A teen sex guru speaks

By Amy Benfer


Salon Staff
January 13, 2001 6:23AM (UTC)

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I am a 15-year-old female, currently attending the University of Las Vegas. I wholly and completely agree with Lynn Ponton. I've been trying to muster up the courage to recommend the kind of sex ed she endorses to our local board of education. I figure that hearing from a youth might bring new light to the subject.

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I have never had problems with my sexuality and my sexual identity, but I've known girls who have. I know girls who think they want to make out and/or have sex, then suddenly change their mind and become scared. I know a guy who enjoys giving, rather than receiving, oral sex. I know teens who'd like to know all about oral sex and the like. I'm completely open about my sexuality and I see nothing wrong with it. I thank my mom for allowing me to learn about all aspects of sexuality, even if she disagreed with some of them.

I think it's time we had sex education that was unbiased and open. I'm tired of hearing about abstinence. I'm tired of hearing that oral sex isn't sex. I'm tired of hearing "slut," "hoochie mama," "crack whore" and the like.

I want my friends, and my nieces, cousins and nephews, to learn about all sex without being embarrassed to talk about it with an adult. Because, after all, a 15-year-old can give only so much information.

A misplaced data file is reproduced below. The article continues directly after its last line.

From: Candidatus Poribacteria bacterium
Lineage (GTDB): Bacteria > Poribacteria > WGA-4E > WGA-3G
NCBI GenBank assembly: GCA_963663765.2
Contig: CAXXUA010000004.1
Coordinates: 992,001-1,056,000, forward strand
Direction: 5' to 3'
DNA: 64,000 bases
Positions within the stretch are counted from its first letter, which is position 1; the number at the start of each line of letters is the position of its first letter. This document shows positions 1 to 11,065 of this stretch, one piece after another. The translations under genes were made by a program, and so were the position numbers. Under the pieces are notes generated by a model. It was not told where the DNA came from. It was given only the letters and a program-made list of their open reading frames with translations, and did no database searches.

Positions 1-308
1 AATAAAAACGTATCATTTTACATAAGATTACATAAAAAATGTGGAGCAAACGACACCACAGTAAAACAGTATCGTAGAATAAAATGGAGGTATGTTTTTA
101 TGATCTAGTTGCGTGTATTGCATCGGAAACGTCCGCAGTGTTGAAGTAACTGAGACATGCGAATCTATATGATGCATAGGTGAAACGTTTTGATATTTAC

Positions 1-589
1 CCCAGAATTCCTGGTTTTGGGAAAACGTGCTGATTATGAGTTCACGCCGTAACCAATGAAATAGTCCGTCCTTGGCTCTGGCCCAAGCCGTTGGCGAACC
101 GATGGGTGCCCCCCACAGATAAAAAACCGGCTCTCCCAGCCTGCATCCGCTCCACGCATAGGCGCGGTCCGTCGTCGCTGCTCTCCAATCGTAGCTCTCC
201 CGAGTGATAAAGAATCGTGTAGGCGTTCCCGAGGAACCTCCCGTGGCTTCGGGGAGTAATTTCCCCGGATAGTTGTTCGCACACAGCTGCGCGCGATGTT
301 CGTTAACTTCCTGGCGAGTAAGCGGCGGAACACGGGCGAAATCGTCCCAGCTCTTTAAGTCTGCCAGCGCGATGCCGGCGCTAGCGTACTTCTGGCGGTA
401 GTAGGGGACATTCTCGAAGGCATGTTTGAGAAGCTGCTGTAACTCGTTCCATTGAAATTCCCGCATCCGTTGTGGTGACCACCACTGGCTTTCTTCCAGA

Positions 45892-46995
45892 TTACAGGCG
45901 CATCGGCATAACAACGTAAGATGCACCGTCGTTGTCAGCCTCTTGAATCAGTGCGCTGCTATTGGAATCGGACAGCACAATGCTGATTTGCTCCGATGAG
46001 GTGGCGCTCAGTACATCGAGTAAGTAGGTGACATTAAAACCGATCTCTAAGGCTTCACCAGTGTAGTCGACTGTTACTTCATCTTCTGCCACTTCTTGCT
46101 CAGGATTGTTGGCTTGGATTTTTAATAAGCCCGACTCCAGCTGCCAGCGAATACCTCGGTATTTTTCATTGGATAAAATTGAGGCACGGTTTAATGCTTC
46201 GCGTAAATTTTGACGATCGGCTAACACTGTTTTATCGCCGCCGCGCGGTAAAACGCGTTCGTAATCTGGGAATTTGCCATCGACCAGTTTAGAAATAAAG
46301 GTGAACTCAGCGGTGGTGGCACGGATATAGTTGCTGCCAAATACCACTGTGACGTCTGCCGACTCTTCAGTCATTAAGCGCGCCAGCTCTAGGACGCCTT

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-- Aisha K. O'Brien

Your teen sex guru is completely wrong. Of course teenage girls are recipients of oral sex! I'm a senior about to graduate, and I'm going to study journalism in college. We read Salon.com for my high school journalism class, and the inaccuracies in some of the things that you publish concern us. Usually Salon is fairly knowledgeable about what's happening, but your teen sex articles are as old-fashioned and clueless as those printed in Time magazine.

The "sex guru" should have talked to some real teenagers, or more teenagers, to find out the truth. I've been reading all your sex stories about teenagers and the only one that came close to the truth was "Blow jobs and other boring stuff," in which both boys and girls admitted to how casually oral sex is treated and talked about things like the fear of sexual harassment. These are the things that are "new": Boys are much more aware of girls' sexuality than they used to be, and girls get more respect. Take it from an 18-year-old -- it's all OK. We're all learning, and girls know what's going on, and we're not victims like other generations of women have been.

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-- Sharon Iverson

Once again, in an article called "Teen sex guru speaks," Salon editors failed to mention even once the needs of gay and lesbian students in abstinence-only sex education. Where are the voices of gay teens in all these federal studies of premarital sex? I'm guessing they're absent, but the assumption being made in all of Salon's coverage of this issue is that every student in the country is straight and that there is no such thing as a gay or lesbian teenager.

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-- Erik Piepenburg


Salon Staff

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